Preparations are beginning for the construction of Russia’s first LNG-fueled icebreaker. The vessel, which will also be the largest and most powerful diesel-electric icebreaker ever built in Finland, will be operated for mining giant Norilsk Nickel to support further expansion of shipping on Russia’s North Sea Route.
Helsinki Shipyard confirmed that along with Aker Arctic Technology efforts have begun in advance of construction which is expected to commence in the summer of 2022. Norilsk says the vessel is an important addition and must be ready in time for the winter season of 2025. The contract is significant for Helsinki Shipyard as it extends their current orderbook to the end of 2024.
“Receiving new icebreaker by the end of 2024 is very important for Nornickel as it provides additional transportation capacities needed to implement both our strategic investment projects including the city of Norilsk renovation plans,” said Senior Vice President of Norilsk Nickel Sergey Dubovitskiy. “We are happy to declare that it’s going to be fueled by LNG, which goes in line with current environmental trends on decarbonization and will be a pioneer icebreaker on LNG exploited at Northern Sea Route.”
Dimensions for the new icebreaker were not announced but the companies said it will be built for the class notation Icebreaker 8 of the Russian Maritime Register (RMRS) and it will be capable of breaking two-meter-thick snow-covered ice when operating either ahead or astern. The new icebreaker will have an integrated dual-fuel diesel-electric power plant, which can use both LNG and low-sulfur diesel oil and will also have facilities for transporting cargo and supporting helicopter operations.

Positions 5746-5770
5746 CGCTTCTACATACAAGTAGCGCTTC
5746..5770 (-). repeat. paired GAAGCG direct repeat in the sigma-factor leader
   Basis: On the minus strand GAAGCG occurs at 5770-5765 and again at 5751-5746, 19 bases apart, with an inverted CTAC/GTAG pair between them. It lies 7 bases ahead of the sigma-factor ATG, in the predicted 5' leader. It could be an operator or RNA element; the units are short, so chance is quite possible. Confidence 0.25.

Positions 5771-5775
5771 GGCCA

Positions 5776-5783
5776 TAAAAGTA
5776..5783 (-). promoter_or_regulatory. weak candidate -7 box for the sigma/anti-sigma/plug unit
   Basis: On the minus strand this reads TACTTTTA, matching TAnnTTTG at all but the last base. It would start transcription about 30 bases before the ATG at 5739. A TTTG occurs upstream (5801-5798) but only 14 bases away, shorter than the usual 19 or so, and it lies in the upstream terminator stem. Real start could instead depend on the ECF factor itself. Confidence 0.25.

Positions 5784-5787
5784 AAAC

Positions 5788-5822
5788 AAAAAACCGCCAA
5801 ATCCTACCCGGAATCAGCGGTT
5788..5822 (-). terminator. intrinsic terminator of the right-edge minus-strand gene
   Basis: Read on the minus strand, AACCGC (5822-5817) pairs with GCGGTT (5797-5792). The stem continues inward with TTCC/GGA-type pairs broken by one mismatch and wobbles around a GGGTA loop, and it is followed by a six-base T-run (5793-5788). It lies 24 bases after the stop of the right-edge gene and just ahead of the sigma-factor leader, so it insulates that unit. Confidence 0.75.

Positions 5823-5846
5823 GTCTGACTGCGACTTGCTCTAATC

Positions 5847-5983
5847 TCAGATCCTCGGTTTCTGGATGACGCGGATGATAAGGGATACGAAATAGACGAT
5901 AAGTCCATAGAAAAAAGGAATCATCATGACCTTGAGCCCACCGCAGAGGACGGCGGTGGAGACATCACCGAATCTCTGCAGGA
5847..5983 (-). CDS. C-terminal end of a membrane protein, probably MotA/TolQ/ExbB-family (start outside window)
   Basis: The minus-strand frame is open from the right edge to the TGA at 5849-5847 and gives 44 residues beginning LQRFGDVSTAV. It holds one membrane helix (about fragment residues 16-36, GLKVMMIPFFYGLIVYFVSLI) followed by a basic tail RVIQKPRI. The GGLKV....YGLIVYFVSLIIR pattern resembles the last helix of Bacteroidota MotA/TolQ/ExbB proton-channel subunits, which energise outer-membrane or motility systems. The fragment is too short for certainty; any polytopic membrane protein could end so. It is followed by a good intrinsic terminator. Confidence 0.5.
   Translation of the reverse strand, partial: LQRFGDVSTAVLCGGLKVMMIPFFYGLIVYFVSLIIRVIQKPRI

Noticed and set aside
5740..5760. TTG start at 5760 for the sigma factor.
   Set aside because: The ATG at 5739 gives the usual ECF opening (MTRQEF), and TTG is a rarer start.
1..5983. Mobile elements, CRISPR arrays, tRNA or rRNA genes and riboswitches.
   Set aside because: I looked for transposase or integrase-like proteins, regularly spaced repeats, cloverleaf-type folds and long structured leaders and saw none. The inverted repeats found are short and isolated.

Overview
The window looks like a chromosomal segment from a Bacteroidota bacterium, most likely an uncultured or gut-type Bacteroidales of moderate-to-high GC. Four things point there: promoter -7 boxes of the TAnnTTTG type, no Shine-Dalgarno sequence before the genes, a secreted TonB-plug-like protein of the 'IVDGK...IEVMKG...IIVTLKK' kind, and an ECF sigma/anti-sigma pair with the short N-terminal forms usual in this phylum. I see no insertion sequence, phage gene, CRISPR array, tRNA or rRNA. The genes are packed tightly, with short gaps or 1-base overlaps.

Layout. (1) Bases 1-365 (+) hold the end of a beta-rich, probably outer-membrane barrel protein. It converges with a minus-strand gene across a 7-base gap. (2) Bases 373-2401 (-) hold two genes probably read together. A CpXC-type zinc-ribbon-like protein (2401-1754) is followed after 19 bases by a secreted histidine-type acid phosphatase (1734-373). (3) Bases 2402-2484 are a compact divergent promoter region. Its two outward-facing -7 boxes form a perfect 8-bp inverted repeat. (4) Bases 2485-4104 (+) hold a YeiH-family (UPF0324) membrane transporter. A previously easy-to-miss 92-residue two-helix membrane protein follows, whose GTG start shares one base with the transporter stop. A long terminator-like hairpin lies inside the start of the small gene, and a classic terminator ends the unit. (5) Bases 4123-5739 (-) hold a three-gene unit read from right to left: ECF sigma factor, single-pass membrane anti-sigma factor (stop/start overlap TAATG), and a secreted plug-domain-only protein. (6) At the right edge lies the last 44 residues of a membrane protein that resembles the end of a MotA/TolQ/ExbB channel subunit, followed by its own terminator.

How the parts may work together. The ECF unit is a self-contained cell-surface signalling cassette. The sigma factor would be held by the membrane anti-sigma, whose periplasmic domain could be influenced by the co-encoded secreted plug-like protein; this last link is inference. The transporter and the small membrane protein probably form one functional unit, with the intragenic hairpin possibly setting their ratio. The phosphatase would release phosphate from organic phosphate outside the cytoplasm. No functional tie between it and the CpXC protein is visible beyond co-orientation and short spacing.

The new vessel will be homeported in Murmansk to maintain a channel in Yenisei river for the Nornickel Arctic Expresses Arc7 ore carriers and to support a fleet of Arc5 class cargo ships with up to 20,000 tons deadweight that will also be operating in the region. The ship’s future operating area is the Yenisei River basin, Yenisei Bay, and the Kara Sea securing access to the Dudinka seaport.
Helsinki Shipyard reports that it has completed purchasing contracts for the main equipment and propulsion of Nornickel’s icebreaker and conducted model tests in ice and open water for the icebreaker design. The design work is proceeding according to the planned schedule.
Nornickel said the new icebreaker will complement its Arctic fleet, which consists of six Arc7-class reinforced ice-class vessels, including five containerships and one reinforced ice-class tanker. Further, development of new icebreakers is a critical part of the plan for the North Sea Route.
Russia is also building and commissioning a new class of nuclear icebreakers. The Baltic Shipyard recently completed the commissioning of Russia’s largest and most powerful nuclear icebreaker. An additional vessel is currently under construction while there is also discussion of at least two more vessels.
The goal is to develop a new fleet of icebreakers that will also replace older vessels that are scheduled for decommissioning before the end of this decade.